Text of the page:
name_contains: 'Roy',
          username: 'roygrindelwald',
          createDateTime__gte: '2020-11-15T00:00:00.000Z',
          createDateTime__lt: '2020-11-25T00:00:00.000Z',
        }, 't1');
    
    // Mapping filter field (Whitelist).
    qb.fieldResolverMap['name_contains'] = 't1.name';
    qb.fieldResolverMap['username'] = 't1.username';
    qb.fieldResolverMap['createDateTime__gte'] = 't1.create_date_time';
    qb.fieldResolverMap['createDateTime__lt'] = 't1.create_date_time';
    
    // Have to be after mapping.
    qb.applyFilterPagination();
    
    // Select fields.
    qb.selectRaw(
        ['t1.id', 'id'],
        ['t1.name', 'fullName'],
        ['t1.username', 'username'],
        ['t1.email', 'email'],
    );
    
    qb.andWhere(
        e => e.isDeleted,
        w => w.isFalse(),
    );
    
    // Execute the query
    const data = await qb.exec();

    It builds the following SQL query:

    SELECT 
        t1.id AS id,
        t1.name AS fullName,
        t1.username AS username,
        t1.email AS email
    FROM users t1 
    WHERE 
        t1.name = 'Roy'
        AND t1.username = 'roygrindelwald'
        AND t1.create_date_time >= '2020-11-15T00:00:00.000Z'
        AND t1.create_date_time < '2020-11-25T00:00:00.000Z'
        AND t1.is_deleted = 'false'
    ORDER BY t1.name ASC 
    LIMIT 10

    and returns you a list instance of User:

    [
        User {
            id: "8cca9676-32a4-11eb-adc1-0242ac120002",
            fullName: "Roy Grindelwald",
            username: "roygrindelwald",
            email: "roygrindelwald@gmail.com"
        }
    ]
    

    Instantiate a QueryBuilder

    import { QueryBuilder } from 'typeorm-query-builder-wrapper';
    import { User } from './model/user.entity';
    
    const qb = new QueryBuilder(User, {
          page: 1,
          limit: 10,
          order: '^name',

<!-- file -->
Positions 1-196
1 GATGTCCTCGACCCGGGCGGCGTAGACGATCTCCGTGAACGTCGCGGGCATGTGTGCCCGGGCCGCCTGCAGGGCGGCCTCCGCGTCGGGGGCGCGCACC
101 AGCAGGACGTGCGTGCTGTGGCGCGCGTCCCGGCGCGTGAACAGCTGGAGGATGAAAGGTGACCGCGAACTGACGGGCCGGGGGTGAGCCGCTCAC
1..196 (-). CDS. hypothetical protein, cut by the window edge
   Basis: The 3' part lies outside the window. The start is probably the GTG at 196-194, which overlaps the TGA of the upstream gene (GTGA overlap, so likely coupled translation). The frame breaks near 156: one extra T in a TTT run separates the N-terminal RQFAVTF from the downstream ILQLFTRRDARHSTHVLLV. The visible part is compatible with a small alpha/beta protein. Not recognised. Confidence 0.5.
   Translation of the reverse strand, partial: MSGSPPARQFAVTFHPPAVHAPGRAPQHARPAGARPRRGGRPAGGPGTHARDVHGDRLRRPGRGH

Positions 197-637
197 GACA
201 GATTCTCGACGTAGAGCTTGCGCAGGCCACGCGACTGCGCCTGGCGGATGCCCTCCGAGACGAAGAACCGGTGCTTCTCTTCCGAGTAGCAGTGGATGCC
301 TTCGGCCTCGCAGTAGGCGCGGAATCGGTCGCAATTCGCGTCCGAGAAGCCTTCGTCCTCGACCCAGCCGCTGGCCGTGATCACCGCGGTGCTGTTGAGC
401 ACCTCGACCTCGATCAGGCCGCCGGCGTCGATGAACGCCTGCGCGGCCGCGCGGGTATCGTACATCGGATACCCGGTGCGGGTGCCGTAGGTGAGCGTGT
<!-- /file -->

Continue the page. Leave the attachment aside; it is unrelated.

name_contains: 'Roy',
          username: 'roygrindelwald',
          createDateTime__gte: '2020-11-15T00:00:00.000Z',
          createDateTime__lt: '2020-11-25T00:00:00.000Z',
        }, 't1');

    There are 3 arguments of QueryBuilder constructor:

    • Entity - used to apply entity to QueryBuilder.

    • QueryObject - used to construct filter and pagination in QueryBuilder. Example:

      {
        page: 1,
        limit: 10,
        order: '^name',
        name_contains: 'Roy',
        username: 'roygrindelwald',
        createDateTime__gte: '2020-11-15T00:00:00.000Z',
        createDateTime__lt: '2020-11-25T00:00:00.000Z',
      }

      It is contains these options:

      Option Default Behaviour Example
      page 1 Return entries for page page page: 2
      limit 10 Return entries for page page paginated by size limit limit: 25
      order - Order for fields:
      ^: Ascendant
      -: Descendant
      order: '^foo,-name,^surname'

      And for the field of entity, it follows these rules:

      Lookup Behaviour Example
      matches Return entries that match with value foo: 'raul'
      contains Return entries that contains value foo__contains: 'ryo'
      startswith Return entries that starts with value foo__startswith: 'r'
      endswith Return entries that ends with value foo__endswith: 'dev'
      isnull Return entries with null value foo__isnull
      lt Return entries with value less than or equal to provided foo__lt: 18
      lte Return entries with value less than provided foo__lte: 18
      gt Returns entries with value greater than provided foo__gt: 18
      gte Return entries with value greater than or equal to provided foo__gte: 18
      in Return entries that match with values in list foo__in: 'admin,common'
      between Return entries in range foo__between: [1, 27]
    • Alias - used to define alias for main table.

    Adding Filter and Pagination